In a world where famous septuagenarians routinely sire children with women a fraction of their age, it’s easy to see why the limitations of male fertility are rarely considered

According to popular legend and lore, ovaries and Fallopian tubes fossilize faster than you can say “Medusa,” but men can effortlessly reproduce well into their golden years — right? Just ask Rod Stewart, Tony Randall and Mick Jagger.

Not so fast, fellas! As it turns out, we’ve been misled about the biological clocks of both sexes. Women are fertile far longer than ancient evidence claims and you, my silver-templed friend, are running out of time.

My female clients frequently discuss their anxieties with me re: fertility. Single and in their 30s, they wonder how to get the life and family they want when there’s no man on the horizon.

Should they freeze their eggs? Hit up a sperm bank? Beg their gay bestie? Could it already be too late?

Meanwhile, men in the same age bracket busy themselves with careers and casual dating, thinking they might consider settling down and having a family in five or 10 years. Maybe. Possibly. There’s so much Pokémon Go to play in the meantime!

If or when they’re ready, these men (now well into their 40s) come to me asking for significantly younger women. They’re worried that a woman in her mid-to-late 30s might not be able to deliver (quite literally), yet barely give any thought to their own waning fertility.

“The idea that women should be panicked and men have not a care in the world is simply inaccurate,” says Moira Weigel, author of the new book Labor of Love: The Invention of Dating. “The single most surprising thing I learned (while researching my book) was this: men and women are found to experience fertility problems at exactly equal rates.”

“According to the most recent data of the American Society for Reproductive Medicine, which comes from 2014 or 2015, in couples seeking fertility treatment in the United States, 40 per cent of the time the issue was found to be male factor, 40 per cent of the time it was found to be female factor and 20 per cent of the time the doctor couldn’t tell.”

New information about female fertility was brought to the public’s attention in 2013 by Jean Twenge in her Atlantic magazine feature “How Long Can You Wait to Have a Baby?” she writes: “The widely cited statistic that one in three women ages 35 to 39 will not be pregnant after a year of trying … is based on an article published in 2004 in the journal Human Reproduction. Rarely mentioned is the source of the data: French birth records from 1670 to 1830.”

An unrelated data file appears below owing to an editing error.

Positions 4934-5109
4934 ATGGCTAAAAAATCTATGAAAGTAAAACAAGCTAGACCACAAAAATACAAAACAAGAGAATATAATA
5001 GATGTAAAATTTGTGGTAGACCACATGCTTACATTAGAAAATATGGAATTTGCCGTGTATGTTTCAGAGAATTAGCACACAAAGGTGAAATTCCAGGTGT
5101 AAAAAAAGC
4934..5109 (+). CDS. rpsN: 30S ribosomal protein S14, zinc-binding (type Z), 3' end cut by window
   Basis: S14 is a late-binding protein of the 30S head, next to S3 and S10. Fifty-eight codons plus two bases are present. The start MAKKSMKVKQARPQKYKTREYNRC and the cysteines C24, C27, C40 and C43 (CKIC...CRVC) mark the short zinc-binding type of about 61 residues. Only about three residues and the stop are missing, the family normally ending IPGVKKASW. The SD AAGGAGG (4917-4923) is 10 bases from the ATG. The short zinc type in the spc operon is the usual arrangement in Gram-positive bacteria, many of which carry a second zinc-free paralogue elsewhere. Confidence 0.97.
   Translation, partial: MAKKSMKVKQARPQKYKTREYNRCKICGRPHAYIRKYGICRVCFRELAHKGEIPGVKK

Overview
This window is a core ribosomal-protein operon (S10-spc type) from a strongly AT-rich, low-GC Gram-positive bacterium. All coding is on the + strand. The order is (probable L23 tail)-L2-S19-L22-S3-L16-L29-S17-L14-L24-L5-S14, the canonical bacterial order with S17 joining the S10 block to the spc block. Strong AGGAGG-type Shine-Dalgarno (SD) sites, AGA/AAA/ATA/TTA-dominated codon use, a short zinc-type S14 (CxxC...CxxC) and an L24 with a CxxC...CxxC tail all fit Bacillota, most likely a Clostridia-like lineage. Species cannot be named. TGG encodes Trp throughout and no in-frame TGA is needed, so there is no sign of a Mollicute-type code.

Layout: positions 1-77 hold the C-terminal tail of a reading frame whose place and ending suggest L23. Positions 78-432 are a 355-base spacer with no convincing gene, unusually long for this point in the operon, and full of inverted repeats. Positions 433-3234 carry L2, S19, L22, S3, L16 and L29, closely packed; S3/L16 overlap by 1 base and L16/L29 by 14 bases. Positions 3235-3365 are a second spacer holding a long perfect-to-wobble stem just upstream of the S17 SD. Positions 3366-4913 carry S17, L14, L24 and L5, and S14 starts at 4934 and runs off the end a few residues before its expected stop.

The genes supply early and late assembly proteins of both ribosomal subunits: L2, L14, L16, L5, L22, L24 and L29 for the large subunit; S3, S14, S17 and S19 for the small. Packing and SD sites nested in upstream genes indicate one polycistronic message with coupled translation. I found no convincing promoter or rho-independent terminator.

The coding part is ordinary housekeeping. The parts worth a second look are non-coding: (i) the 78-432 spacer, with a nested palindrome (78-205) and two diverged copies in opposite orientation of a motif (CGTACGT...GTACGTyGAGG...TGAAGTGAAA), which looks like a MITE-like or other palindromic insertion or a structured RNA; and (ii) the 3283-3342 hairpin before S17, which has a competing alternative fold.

Seriously? So you’re telling me that a generation of young women have been plagued with anxiety and sleepless nights over statistics from a time before electricity, indoor plumbing or tetanus shots? Research this dusty wouldn’t even fly in a high school science lab.

Women’s reproductive health, longevity and immunity has improved significantly in the past several centuries. So why the continued assumptions that age 35 signals a female fertility apocalypse?

On the flip side, recent science suggests that sperm count, motility and morphology (shape and normalcy of cells) all decline dramatically when a man enters middle age. According to a recent (like, definitely not before the Civil War) article in the journal Fertility and Sterility, sperm count and motility drop by almost half when you compare men aged 20 to 30 with men aged 51 to 60. Sperm morphology was significantly affected, as well.

In other words: your swimmers are making like Mark Spitz in your 20s and 30s but by the time you reach 50, they’re doing an exhausted dog paddle and politely sputtering for a life-jacket.

We’ve spent decades wringing our hands over the limitations of female fertility. It’s time for men take responsibility for the age-related effects of infertility, as well. If they’re intent on biological fatherhood, men should make serious commitment and trying for a family a priority earlier on.

Source: The Star

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